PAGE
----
All participants were assessed using standardised scales of depressive symptom severity. The main measure, the QIDS-SR-16, was used to gauge depressive symptoms on a continuous scale ranging from 0-27, where higher scores indicate greater depression. At the start of the trial, the mean score was 14.5 for the psilocybin group. But after six weeks, scores reduced by an average of 8.0 points.

Response, defined as a reduction in depression scores from baseline of at least 50%, was seen in 70% of people in the psilocybin group, compared with 48% in the escitalopram group. In addition, remission of symptoms—measured as a score of 0-5 at week six—was seen in 57% of the psilocybin group, compared with just 28% in the escitalopram group.

Encouraging findings

The team highlights that while the findings are generally positive, the absence of a straight placebo group and the small number of participants limits conclusions about the effect of either treatment alone. They add that the trial sample was comprised of largely white, majority male, and relatively well-educated individuals, which limits extrapolations to more diverse populations.

The psilocybin group reported fewer cases of dry mouth, anxiety, drowsiness and sexual dysfunction than the escitalopram group, and a similar rate of adverse events overall. Headaches experienced one day after dosing sessions were the most common side effect of psilocybin.

Dr. Rosalind Watts, clinical lead of the trial and formerly based at the Centre for Psychedelic Research, said: “Context is crucial for these studies and all volunteers received therapy during and after their psilocybin sessions. Our team of therapists were on hand to offer full support through sometimes difficult emotional experiences.”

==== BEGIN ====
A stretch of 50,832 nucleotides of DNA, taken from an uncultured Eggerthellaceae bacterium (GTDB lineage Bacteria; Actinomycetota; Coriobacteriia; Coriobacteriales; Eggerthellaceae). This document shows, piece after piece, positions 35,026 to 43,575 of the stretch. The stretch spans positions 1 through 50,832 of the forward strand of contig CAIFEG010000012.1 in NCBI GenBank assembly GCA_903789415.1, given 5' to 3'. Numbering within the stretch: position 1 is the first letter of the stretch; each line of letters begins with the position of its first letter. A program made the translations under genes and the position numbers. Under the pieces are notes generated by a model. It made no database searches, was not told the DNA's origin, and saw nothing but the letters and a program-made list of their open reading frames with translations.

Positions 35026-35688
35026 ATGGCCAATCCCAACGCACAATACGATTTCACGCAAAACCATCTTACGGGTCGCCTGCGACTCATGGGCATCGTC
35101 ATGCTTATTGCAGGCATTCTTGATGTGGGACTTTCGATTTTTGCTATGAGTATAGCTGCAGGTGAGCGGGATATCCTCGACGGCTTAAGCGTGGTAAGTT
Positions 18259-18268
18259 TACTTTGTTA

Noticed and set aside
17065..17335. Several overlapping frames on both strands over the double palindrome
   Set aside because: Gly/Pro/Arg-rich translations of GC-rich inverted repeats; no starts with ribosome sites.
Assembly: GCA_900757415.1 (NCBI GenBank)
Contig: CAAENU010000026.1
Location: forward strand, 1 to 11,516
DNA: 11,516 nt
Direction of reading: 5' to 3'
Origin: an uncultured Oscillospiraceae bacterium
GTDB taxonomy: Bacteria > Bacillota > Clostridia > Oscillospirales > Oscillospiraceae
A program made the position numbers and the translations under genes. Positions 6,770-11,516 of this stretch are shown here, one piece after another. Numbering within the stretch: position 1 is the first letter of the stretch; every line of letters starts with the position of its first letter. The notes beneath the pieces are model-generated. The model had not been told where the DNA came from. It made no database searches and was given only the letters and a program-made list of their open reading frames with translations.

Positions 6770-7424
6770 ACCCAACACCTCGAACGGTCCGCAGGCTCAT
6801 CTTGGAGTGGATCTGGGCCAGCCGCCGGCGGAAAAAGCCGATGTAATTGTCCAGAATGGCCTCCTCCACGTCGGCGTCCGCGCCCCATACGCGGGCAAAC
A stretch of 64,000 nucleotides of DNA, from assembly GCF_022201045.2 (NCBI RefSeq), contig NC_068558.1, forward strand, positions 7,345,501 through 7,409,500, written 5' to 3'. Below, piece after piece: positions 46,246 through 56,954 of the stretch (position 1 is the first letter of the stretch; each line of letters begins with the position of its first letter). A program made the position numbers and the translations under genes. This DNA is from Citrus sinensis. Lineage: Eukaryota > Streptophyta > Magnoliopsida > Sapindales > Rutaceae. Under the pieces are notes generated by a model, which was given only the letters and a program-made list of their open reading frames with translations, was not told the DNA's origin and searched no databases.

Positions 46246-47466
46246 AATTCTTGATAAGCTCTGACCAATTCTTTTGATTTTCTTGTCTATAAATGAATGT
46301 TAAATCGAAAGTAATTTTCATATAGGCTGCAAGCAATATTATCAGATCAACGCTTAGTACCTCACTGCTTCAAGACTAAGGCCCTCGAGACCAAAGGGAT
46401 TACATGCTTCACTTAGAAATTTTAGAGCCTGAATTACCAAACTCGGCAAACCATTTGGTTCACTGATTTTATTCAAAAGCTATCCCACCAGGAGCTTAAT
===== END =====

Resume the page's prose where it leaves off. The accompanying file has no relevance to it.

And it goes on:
Professor David Nutt, principal investigator on the study and the Edmond J Safra Chair in Neuropsychopharmacology at Imperial, said: “These findings provide further support for the growing evidence base that shows that in people with depression, psilocybin offers an alternative treatment to traditional antidepressants.

“In our study, psilocybin worked faster than escitalopram and was well tolerated, with a very different adverse effects profile. We look forward to further trials, which if positive should lead to psilocybin becoming a licensed medicine.”

Urging caution

The authors warn that while the initial findings are encouraging, patients with depression should not attempt to self-medicate with psilocybin, as the team provided a special clinical and therapeutic context for the drug experience and a regulated dose formulated in laboratory conditions. They stress that taking magic mushrooms or psilocybin in the absence of these careful safeguards might not have a positive outcome.

Dr. Carhart-Harris, added: “These latest finding build on our previous research testing psilocybin therapy for treatment resistant depression, and offer the most compelling evidence yet to support efforts towards licensing psilocybin therapy as a regulated mental health intervention. I’m deeply grateful for the philanthropic support that made this trial possible.”

“I strongly encourage both researchers and the public to delve deeply into our results, including those available as a published appendix to the main report.”

Major depressive disorder (MDD) is characterized by the persistence of negative thoughts and emotions that disrupt mood, cognition, motivation, and behavior [1]. According to the Diagnostic Statistical Manual V (DSM), symptoms, etiologies and pathophysiologies of MDD are heterogeneous and their subtypes have been already described. Although symptomatic remission increases the probability for recovery in MDD, most patients do not achieve nor sustain a state of full remission [2]. The options for treatment when the patient is resistant to the available standard treatments generally involve combining, augmenting, or switching medications, introducing electroconvulsive therapy (ECT) or other neurostimulation strategies. However, the risk of complications associated with those approaches exists, including increased toxicity with higher medication dosages and combination regimens [1].